The targets for further climate action in the EU are likely to be low and the European Commission will have little influence on the outcome. This will challenge Germany's role as a pioneer of a green energy transition, a study by the Berlin-based think tank Stiftung Wissenschaft und Politik (SWP) and seen in advance by Europolitics concludes. It recommends that Berlin should lobby strongly for ambitious emissions and binding renewable energy targets for 2030. The SWP acts as an adviser to the German government and is financed mostly by Chancellor Angela Merkel's office.
The paper by Oliver Geden and Severin Fischer postulates that the proposal by the Commission for the 2030 target will be largely irrelevant. Decisions would ultimately be taken unanimously by the European Council. Strong opposition to ambitious CO2 reductions and a binding green energy target are to be expected from the members of the Central European Visegrad group and in particular Poland. But the SWP sees a "paradigm shift" in the climate policy of Europe as a whole. In most member states, energy prices and the weak economy have gained prominence over climate action. Yet the UN climate change summit in 2015 would call on the parties to reach a common position.
The most likely outcome of the negotiations is what Geden calls "normalisation" of climate policy in the EU. "Like in other policy areas, muddling through and the intention to take decisions step-by-step will prevail over the intention to establish a long-term transformation." This will most likely result, according to SWP, in a weak emissions target for 2030 and, at best, a narrowed green energy target applicable only to electricity production. A binding target for energy efficiency would be a surprising development.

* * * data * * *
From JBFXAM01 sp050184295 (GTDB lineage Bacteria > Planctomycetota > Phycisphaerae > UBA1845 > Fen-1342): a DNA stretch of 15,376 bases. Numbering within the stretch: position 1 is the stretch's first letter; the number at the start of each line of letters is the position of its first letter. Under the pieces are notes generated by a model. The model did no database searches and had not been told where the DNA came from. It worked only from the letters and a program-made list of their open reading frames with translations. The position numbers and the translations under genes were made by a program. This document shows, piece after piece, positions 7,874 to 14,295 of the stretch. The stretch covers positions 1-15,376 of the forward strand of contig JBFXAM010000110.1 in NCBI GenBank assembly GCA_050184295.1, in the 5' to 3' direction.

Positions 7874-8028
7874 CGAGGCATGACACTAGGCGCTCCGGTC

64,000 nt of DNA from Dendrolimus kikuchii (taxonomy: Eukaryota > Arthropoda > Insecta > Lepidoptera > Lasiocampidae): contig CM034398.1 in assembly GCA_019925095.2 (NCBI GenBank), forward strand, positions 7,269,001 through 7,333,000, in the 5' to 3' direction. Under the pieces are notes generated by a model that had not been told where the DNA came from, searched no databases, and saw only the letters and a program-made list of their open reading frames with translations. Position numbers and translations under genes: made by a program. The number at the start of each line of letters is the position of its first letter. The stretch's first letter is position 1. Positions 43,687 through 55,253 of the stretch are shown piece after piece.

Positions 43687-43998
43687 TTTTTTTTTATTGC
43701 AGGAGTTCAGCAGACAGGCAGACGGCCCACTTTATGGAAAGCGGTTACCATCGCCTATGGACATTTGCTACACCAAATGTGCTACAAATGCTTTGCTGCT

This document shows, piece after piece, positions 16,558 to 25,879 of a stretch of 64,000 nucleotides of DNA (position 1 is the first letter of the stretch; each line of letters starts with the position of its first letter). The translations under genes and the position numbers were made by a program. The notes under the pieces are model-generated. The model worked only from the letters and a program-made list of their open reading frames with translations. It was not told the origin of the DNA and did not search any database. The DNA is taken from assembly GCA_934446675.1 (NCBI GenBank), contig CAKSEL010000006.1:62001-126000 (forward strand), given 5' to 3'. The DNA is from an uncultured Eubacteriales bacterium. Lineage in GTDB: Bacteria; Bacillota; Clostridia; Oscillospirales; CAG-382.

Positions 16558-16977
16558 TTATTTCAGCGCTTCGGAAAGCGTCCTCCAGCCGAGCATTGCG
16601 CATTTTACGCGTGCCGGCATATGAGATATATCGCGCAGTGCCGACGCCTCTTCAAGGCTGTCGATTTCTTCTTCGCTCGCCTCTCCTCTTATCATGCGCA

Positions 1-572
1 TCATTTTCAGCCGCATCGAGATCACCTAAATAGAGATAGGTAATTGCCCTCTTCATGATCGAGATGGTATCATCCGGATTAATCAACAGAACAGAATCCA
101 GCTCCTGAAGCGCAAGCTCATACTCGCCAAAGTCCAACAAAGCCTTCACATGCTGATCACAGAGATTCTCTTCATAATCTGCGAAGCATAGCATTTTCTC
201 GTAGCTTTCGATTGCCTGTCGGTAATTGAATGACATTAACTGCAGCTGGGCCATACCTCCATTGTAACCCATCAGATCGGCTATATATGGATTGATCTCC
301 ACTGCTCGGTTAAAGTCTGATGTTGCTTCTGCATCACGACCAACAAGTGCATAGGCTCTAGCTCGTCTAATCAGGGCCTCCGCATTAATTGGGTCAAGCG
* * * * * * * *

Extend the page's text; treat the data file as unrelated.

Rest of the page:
A slowing climate abatement process in the EU will have a massive effect on the German Energiewende (energy transition), the authors write. Germany could nevertheless decide to hold on to its ambitious targets - but it would get much more difficult. The German green energy target currently aims at 30% of renewables in overall energy consumption in 2030. Much lower European targets would "undermine the expansion of green energy production politically". Furthermore, the discussion about the effects of Germany's solo would get...